A true writer-journalist, Emile Zola successfully managed both activities for about 20 years, at first out of financial necessity before he became a successful author, but also by conviction.

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Banned Authors – who got on the Index Librorum Prohibitorum?

Many noteworthy authors were put on the Index librorum prohibitorum because their works were seen to cause religious, political and moral controversies. Famous names on the Roman Index include: – Greek and the Roman authors like Ovid and Petronius – religious reformers like Martin Luther, Philipp Melanchthon, and Jean Calvin – humanists like Erasmus of […]

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Detail of a miniature a mermaid with a mirror and comb, from the lower margin of the folio.

Mixed-up mermaids

The Deutsches Historiches Museum #DHMMeer in Berlin is running a Europe and the sea blog parade from 20-25 July 2018, asking people to share posts on the theme ‘What does the sea mean to me?’ To me, one of the things it means is mermaids. So I revisited a post I wrote a while ago on […]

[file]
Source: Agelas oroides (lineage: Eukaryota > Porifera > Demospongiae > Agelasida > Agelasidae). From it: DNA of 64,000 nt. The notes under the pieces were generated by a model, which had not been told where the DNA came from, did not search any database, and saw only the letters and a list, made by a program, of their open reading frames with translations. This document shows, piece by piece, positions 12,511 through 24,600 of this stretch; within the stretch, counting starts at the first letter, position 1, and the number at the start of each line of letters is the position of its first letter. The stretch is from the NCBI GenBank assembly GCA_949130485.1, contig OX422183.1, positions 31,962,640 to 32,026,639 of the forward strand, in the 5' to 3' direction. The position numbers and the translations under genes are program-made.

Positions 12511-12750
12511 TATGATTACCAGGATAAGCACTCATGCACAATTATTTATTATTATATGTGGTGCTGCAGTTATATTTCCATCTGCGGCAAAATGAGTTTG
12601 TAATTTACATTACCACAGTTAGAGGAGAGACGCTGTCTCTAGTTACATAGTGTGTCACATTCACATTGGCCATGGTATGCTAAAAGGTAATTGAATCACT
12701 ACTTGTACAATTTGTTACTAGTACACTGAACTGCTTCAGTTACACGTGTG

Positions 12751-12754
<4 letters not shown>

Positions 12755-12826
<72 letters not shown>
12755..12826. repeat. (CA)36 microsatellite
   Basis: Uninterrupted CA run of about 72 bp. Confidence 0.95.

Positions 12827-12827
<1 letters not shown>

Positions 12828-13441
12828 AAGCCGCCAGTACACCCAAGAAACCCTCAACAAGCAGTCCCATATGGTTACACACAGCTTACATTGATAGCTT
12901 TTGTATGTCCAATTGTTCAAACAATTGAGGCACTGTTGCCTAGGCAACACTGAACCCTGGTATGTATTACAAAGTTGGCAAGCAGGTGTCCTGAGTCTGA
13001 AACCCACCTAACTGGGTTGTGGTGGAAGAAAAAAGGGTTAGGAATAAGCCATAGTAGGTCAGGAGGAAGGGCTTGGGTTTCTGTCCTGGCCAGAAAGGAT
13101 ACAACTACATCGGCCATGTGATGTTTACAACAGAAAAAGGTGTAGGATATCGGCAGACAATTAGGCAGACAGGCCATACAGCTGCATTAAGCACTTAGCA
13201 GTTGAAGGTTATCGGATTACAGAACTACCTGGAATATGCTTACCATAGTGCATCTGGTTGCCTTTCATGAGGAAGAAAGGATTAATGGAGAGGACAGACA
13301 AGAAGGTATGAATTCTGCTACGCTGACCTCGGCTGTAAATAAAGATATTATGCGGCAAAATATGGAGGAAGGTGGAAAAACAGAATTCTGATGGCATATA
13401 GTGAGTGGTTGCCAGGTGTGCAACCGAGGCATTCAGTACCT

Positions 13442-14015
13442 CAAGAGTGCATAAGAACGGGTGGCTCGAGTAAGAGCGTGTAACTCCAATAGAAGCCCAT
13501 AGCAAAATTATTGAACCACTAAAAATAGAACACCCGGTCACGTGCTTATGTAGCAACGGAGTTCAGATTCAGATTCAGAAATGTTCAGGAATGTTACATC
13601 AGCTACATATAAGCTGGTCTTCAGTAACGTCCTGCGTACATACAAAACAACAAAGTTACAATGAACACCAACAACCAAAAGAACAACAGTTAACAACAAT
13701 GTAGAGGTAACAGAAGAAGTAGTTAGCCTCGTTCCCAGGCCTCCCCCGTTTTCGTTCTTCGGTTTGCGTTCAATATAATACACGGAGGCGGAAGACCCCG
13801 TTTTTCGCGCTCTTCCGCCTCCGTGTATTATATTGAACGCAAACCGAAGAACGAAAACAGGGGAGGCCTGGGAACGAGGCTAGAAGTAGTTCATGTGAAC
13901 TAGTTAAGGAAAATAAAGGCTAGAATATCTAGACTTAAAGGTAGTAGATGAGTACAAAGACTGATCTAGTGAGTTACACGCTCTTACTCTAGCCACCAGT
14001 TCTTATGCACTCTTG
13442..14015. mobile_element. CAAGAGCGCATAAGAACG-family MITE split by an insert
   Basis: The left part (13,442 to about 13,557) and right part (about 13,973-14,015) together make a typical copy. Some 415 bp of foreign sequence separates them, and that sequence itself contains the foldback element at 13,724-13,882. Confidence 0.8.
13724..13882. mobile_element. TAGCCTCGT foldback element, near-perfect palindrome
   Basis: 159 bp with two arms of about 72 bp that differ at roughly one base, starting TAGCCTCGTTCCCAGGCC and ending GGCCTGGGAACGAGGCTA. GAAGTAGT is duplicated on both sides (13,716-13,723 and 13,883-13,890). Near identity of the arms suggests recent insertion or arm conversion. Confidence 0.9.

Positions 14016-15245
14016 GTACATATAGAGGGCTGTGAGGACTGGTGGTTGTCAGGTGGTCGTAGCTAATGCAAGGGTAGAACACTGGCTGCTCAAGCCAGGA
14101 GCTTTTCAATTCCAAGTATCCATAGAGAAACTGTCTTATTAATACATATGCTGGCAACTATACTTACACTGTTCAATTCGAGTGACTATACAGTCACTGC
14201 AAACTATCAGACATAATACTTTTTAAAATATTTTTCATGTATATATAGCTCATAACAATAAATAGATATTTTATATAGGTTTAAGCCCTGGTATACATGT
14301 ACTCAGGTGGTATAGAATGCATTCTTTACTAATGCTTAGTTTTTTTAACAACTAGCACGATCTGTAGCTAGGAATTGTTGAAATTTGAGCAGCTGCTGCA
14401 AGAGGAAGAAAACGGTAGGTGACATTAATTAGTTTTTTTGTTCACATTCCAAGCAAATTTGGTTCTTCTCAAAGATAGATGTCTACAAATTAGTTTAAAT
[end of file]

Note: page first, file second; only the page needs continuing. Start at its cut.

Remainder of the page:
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Stories of a seducer – Mozart, the myth of Don Juan and his literary impact

Each month, Europeana Music examines a particular theme from the world of music. For the month of July , Gabriele Fröschl from the Österreichische Mediathek takes a look at the character of Don Juan as portrayed in Mozart’s opera and elsewhere.   The legend of Don Juan is one of the most famous stories in […]

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girl reading a book

#AllezLiterature – celebrate the power of poetry

This World Poetry Day (21 March), we are inviting you to join a month long social media salute to poetry from across Europe. From the Romantics to War poetry and from Burns to Punk, discover, share and interact with selected poems in Europeana Collections. UNESCO World Poetry Day celebrates our shared human experience, the continued […]

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Jane Austen and zombies, and other literary mash-ups